There is a Business Breakthrough report written on this subject. If you would like a copy of this edition, please contact a member of our team or access our Business Breakthrough library page and click on the ‘Build a Better Team’ category and look for this report. There are some great stories in this edition about a training event and about the value of a wedding dress.

How to liberate the people potential in your business by unleashing the power of initiative

Here is the delegation ladder to show you how simple this process can be when done right.

The book and other resources

The Essential Drucker - The Best of Sixty years of Peter Drucker's Essential Writings on Management.

Peter F. Drucker

Father of modern management, social commentator and preeminent business philosopher, Peter F. Drucker has analysed economics and society for more than sixty years. For readers everywhere who are concerned with the ways that management practices and principles affect the performance of organizations, individuals, and society, there is now The Essential Drucker – an invaluable compilation of essential materials from the works of a management legend.

Containing twenty-six core selections, The Essential Drucker covers the basic principles and concerns of management and its problems, challenges and opportunities, giving managers, executives and professionals the tools to perform the tasks that the economy and society will demand of them.

What people are saying about this book:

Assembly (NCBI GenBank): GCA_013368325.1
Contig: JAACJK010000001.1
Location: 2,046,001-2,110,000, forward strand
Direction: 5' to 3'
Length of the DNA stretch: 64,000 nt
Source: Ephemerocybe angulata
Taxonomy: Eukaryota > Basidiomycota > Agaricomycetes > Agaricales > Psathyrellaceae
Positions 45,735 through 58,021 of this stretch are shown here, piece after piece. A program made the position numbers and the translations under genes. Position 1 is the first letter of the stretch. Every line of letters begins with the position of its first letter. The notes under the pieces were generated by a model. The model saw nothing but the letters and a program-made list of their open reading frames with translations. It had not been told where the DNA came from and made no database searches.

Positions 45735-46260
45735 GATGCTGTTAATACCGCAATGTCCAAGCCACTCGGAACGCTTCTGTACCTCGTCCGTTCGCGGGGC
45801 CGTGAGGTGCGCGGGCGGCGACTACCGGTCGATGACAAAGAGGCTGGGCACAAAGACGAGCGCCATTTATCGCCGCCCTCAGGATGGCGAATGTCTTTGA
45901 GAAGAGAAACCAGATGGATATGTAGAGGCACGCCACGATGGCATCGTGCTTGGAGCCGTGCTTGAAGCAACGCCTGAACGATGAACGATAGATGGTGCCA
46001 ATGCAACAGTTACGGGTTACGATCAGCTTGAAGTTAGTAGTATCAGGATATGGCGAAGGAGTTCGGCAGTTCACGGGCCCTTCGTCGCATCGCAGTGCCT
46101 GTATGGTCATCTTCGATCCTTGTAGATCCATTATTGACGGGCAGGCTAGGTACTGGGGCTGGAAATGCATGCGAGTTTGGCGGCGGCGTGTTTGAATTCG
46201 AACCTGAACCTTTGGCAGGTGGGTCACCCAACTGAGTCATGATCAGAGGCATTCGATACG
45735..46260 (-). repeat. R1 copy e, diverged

"Evergreen lessons from one of the most influential management thinkers of the 21st century.”

– Harvard Business Review

“Every manager’s advisor. For me, it’s not a book that you start at the first page and finish at the last page after some time. It’s a book that you always come back to find advice, solution or inspiration about people and business management.”

– Josh Taylor, Entrepreneur

Buy The Essential Drucker here.

The 4-Hour Work Week: Escape the 9-5, Live Anywhere and Join the New Rich

Timothy Ferriss

Forget the old concept of retirement and the rest of the deferred-life plan – there is no need to wait and every reason not to, especially in unpredictable economic times. Whether your dream is escaping the rat race, experiencing high-end world travel, earning a monthly five-figure income with zero management, or just living more and working less, this book is the blueprint.

What people are saying about this book:

“It's about time this book was written. It is a long-overdue manifesto for the mobile lifestyle, and Tim Ferriss is the ideal ambassador. This will be huge.” ― Jack Canfield, co-creator, Chicken Soup for the Soul

“The book that has caught the imagination of overworked America.” ― Sunday Telegraph